Recently, I have been focusing on encouraging my kindergartner to use his narrative skills. This is an important early literacy skill because it involves having kids describe things and events by telling stories, knowing the order of events, and making predictions. Many of our story times have involved my son “reading” to me and telling me stories. For example, he has especially enjoyed reading and acting out the classic story the Three Little Pigs. Check out Paul Galdone’s version of the classic tale.
By asking my son questions about the stories we read together, he can practice being a narrator or storyteller. This helps kids make connections between books and their own lives. Also, don’t be afraid to read a story over and over again. When kids hear a story over and over again, they are absorbing the structure of that story. This helps them to be able to act it out on their own. And THAT gets them excited about reading!
You can expand this by asking your child to talk about doing an activity in various steps. For instance, have your child help you bake cookies. Then, have them talk with you about what you did first, then next, then next and what you did last. Or have them draw a picture of the cookie making process and show it in stages. You could even have them draw the scenes in separate boxes. Cut out each “boxed “ scene and then have your child put them in sequential order. Some of the first stages of writing involve drawing pictures and then telling stories about what the pictures represent. Encourage a child's narrative skills by saying, “Tell me about this picture!” or “What's happening in this picture?”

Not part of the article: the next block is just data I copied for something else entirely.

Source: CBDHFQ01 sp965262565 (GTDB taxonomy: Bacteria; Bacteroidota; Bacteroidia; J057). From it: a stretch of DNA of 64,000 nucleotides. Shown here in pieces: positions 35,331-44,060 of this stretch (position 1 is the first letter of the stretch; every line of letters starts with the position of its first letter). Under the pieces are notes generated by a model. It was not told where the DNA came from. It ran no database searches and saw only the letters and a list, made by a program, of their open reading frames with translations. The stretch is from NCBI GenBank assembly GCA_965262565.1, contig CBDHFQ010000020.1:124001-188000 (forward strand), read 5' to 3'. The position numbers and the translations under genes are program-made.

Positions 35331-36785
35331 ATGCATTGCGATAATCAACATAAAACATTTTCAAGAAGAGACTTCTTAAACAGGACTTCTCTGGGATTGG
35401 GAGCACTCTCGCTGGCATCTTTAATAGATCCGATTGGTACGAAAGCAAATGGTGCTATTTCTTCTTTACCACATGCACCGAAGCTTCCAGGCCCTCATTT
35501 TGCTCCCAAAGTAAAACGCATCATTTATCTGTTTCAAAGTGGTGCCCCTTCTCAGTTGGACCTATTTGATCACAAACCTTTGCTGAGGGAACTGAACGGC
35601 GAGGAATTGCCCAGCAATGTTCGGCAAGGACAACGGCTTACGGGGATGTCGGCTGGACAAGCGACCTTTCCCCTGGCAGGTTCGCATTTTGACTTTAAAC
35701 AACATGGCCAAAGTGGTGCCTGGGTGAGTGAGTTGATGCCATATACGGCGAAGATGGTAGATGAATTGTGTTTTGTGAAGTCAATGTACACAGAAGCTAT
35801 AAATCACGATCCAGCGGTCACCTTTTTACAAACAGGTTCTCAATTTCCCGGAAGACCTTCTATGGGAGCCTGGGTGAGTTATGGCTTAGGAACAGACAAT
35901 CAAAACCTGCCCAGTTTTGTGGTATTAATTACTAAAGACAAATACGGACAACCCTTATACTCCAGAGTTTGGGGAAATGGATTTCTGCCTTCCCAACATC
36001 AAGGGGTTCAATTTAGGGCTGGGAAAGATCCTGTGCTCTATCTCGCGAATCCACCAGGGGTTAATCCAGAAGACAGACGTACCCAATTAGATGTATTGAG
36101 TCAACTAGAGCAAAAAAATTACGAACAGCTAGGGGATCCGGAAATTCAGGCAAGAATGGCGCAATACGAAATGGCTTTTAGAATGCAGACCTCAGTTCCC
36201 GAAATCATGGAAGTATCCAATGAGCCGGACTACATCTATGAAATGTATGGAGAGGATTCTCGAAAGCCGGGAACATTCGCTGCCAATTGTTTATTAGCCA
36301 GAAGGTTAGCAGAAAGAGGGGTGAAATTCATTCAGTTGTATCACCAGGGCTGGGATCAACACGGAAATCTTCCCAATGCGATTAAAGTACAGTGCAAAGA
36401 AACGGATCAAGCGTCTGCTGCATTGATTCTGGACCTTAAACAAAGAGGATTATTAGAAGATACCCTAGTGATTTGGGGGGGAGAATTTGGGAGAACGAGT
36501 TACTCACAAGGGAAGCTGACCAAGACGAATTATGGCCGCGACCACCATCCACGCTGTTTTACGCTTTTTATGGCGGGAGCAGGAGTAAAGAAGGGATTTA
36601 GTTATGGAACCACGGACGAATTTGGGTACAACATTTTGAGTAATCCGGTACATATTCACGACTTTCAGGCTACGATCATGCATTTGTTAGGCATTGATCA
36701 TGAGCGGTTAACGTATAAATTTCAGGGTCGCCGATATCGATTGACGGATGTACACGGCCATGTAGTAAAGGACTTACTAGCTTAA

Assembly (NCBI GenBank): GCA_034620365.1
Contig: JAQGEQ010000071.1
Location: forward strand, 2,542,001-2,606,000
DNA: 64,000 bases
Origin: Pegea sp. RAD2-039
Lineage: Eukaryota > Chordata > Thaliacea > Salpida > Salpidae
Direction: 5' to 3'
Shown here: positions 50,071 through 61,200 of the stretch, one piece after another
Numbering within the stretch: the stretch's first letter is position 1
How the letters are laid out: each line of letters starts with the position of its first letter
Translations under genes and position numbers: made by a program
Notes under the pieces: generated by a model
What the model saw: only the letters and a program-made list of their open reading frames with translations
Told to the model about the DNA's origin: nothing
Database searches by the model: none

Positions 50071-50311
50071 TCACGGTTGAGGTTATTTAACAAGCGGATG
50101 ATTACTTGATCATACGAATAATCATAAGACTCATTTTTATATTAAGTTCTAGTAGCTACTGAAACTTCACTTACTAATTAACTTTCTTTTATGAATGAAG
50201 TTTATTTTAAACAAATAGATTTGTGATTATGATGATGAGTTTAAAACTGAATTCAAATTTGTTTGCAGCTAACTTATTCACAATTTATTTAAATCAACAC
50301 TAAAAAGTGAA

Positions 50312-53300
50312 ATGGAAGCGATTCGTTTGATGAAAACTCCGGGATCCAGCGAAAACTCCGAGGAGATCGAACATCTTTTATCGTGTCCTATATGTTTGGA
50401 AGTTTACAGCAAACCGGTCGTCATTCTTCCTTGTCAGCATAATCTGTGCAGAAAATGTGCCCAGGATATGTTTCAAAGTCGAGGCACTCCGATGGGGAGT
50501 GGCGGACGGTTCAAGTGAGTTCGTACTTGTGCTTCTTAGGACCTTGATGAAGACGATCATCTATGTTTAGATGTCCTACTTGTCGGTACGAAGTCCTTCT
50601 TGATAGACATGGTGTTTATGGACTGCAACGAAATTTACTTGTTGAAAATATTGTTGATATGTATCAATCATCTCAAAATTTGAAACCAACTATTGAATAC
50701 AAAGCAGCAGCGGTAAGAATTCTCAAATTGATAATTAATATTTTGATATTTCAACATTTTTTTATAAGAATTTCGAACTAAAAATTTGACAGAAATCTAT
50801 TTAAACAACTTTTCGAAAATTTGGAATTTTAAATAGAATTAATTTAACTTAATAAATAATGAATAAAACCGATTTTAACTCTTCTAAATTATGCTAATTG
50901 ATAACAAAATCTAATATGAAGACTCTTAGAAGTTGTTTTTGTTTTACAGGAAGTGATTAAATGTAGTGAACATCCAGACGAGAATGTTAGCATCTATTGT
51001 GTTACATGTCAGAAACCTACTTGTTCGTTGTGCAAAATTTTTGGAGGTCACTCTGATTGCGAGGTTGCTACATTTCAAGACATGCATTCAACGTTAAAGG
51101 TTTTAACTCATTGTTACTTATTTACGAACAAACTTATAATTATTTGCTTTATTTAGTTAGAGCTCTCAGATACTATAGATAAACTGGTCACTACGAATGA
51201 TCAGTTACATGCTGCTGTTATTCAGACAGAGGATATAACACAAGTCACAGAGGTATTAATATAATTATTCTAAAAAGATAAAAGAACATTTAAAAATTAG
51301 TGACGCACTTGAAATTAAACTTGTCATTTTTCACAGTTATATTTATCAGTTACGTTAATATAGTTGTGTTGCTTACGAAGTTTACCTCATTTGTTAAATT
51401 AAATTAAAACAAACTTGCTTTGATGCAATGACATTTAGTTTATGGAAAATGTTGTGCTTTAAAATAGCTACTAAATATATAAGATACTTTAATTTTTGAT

Here are some great wordless books that kids can use to have fun exercising their narrative skills:
Red Hat by Lita Judge
Flora and the Penguin by Molly Idle
A Ball for Daisy by Chris Raschka
Quest by Aaron Becker
Image credit: Casa Thomas Jefferson on Flickr.
Friday, December 4th
10:30am: Festive Family Fun
Join us for a special outdoor hayride storytime! You might need mittens and parkas, you might need sunscreen, but we'll be doing a holiday craft and you can get your picture taken with Santa! No registration required (weather permitting)
12-8pm: Holiday Used Book Sale
Make a massive dent in your holiday shopping list - without making one in your wallet - at our annual Holiday (gently) Used Book Sale. Presented by the Friends of Jefferson County Public Library. All proceeds benefit library programs like Summer Reading!